May 9, 2017
When the characters are our friends; or, what do authors owe us?
by Susan Rella
If you feel pity for George R. R. Martin, subject to constant onslaught by angry fans whenever he is seen doing anything other than finishing his Song of Ice and Fire series, Emily Dreyfuss agrees with you. The senior staff writer at Wired penned an article last week whose headline surely threw fans into a stupor more powerful than a long night with milk of the poppy: “George R. R. Martin Doesn’t Need to Finish Writing the Game of Thrones Books.”
Put down the wildfire; it’s actually an interesting read. Dreyfuss makes the very defensible argument that Game of Thrones is already completely different, and detached, from the original works. With the HBO series now a full season ahead of the books, and with several spinoffs on the horizon, TV has eclipsed literature as the primary medium for Martin’s vision — which has made that vision mutable, malleable, constantly evolving. The characters, settings, and plot points are now living, breathing entities. A fan’s wiki come to life.
Yes, Game of Thrones as an enterprise has eclipsed Game of Thrones as a written opus. Yes, it will continue to exist long after Martin’s demise. Yes, it will continue to unfold, and morph, and take all our money. Dreyfuss is right about all of that. But no, that’s not really a good thing.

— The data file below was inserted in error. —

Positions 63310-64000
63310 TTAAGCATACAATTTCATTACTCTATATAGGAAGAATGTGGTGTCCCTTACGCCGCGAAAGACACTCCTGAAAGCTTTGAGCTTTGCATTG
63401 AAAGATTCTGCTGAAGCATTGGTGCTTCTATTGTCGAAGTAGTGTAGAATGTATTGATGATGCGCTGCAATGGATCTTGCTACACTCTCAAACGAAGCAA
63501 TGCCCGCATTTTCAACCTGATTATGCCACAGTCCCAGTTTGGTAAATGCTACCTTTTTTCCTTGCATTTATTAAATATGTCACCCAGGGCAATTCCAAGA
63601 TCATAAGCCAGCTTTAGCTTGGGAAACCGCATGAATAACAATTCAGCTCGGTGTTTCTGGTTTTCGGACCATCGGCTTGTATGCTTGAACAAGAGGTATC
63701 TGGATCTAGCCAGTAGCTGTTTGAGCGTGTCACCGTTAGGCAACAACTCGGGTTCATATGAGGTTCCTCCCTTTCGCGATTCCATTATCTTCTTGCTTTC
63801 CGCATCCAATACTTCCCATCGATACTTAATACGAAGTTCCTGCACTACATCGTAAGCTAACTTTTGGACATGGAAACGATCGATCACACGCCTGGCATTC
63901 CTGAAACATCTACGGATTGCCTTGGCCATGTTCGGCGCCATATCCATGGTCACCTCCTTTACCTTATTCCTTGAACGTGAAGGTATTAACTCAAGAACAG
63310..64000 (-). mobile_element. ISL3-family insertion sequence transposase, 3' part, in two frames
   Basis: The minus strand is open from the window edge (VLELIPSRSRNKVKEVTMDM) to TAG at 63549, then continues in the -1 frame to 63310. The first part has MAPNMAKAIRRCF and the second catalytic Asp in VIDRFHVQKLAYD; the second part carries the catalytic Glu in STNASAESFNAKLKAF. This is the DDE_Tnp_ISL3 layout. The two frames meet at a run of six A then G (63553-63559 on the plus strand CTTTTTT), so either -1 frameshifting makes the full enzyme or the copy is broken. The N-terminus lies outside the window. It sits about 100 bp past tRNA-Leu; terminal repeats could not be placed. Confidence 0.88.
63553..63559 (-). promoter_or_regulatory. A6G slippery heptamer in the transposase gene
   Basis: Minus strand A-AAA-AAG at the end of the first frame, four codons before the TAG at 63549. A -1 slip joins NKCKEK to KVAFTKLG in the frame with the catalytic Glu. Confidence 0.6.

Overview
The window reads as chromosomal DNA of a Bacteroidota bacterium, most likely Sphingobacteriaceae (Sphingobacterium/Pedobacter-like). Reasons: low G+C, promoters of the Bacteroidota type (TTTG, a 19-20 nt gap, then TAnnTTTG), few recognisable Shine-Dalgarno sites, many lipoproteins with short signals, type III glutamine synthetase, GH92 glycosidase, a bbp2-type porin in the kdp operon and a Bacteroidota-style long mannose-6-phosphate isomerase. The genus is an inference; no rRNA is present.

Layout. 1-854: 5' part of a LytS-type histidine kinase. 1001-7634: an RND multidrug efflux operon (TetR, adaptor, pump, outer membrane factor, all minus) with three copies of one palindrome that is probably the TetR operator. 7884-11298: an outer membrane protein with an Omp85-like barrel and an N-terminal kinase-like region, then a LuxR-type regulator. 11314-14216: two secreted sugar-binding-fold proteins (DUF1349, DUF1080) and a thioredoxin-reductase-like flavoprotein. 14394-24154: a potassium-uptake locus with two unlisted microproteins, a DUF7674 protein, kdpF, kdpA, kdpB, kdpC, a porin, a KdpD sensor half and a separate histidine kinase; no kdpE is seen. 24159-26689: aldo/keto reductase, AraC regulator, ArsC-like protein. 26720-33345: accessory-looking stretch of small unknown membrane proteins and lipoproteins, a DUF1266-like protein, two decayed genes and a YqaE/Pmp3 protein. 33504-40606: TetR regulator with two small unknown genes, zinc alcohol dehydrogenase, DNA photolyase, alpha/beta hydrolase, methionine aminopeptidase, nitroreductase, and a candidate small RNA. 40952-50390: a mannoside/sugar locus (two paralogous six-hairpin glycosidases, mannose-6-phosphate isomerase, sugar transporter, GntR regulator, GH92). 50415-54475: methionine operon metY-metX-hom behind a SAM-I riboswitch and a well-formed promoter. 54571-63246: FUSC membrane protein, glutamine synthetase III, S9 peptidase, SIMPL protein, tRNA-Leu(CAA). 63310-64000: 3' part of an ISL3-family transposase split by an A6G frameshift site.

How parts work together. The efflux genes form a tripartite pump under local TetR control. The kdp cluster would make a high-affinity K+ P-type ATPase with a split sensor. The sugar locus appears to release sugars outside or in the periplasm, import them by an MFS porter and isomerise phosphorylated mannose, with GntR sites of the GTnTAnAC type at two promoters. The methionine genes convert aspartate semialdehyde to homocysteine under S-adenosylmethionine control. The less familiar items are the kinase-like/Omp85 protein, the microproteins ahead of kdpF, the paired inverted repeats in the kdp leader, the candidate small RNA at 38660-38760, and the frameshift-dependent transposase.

Dreyfuss uses the world of Star Wars as an example to prove her point, but it’s a bit tricky to see the expanded universe (of LEGO toys, animated shows, books, and new movie spinoffs) as much more than a greed-fueled marketing juggernaut. And using a film empire to justify your argument against an already-bestselling book phenom is not merely faulty logic, it’s also downright offensive to the original work. In the annals of literature, having other authors take over the reins of canonical pieces—finished or not—hasn’t really ended well. When the best of the bunch is considered Wide Sargasso Sea, you might have a problem. And let’s not even discuss Alexandra Ripley’s Scarlett. Familiar characters becoming their publics’ prerogatives don’t really have a great track record.
This is the beauty of—and trouble with—truly immersive literature. When books do have such an impact, culturally and emotionally, leaving their fates to the sexual violence–obsessed masterminds at HBO comes close to an act of manslaughter. From The Canterbury Tales to Middlemarch to The Hitchiker’s Guide to the Galaxy to the Harry Potter books, self-contained worlds in literature have rabidly devoted (not to mention fiercely protective) fans. Absolutely, something will be lost, if not ruined, in the hands of a different Creator. Of course the characters’ trajectories, their moral arcs, will shift. And more importantly, our interaction with the book, the characters, and the author shifts, too. The Work ceases to be The Work, and becomes a watered-down adaptation of itself, something xeroxed to blurriness, the unfunny ending to a depressing game of telephone. To claim that George R. R. Martin’s series can be completed, just as well, by not-George R. R. Martin is ridiculous.
So, sure: Martin doesn’t owe us, his readers, an ending to this series. But he sort of owes it to George R. R. Martin.
Susan Rella is the managing editor at Melville House, and a former bookseller.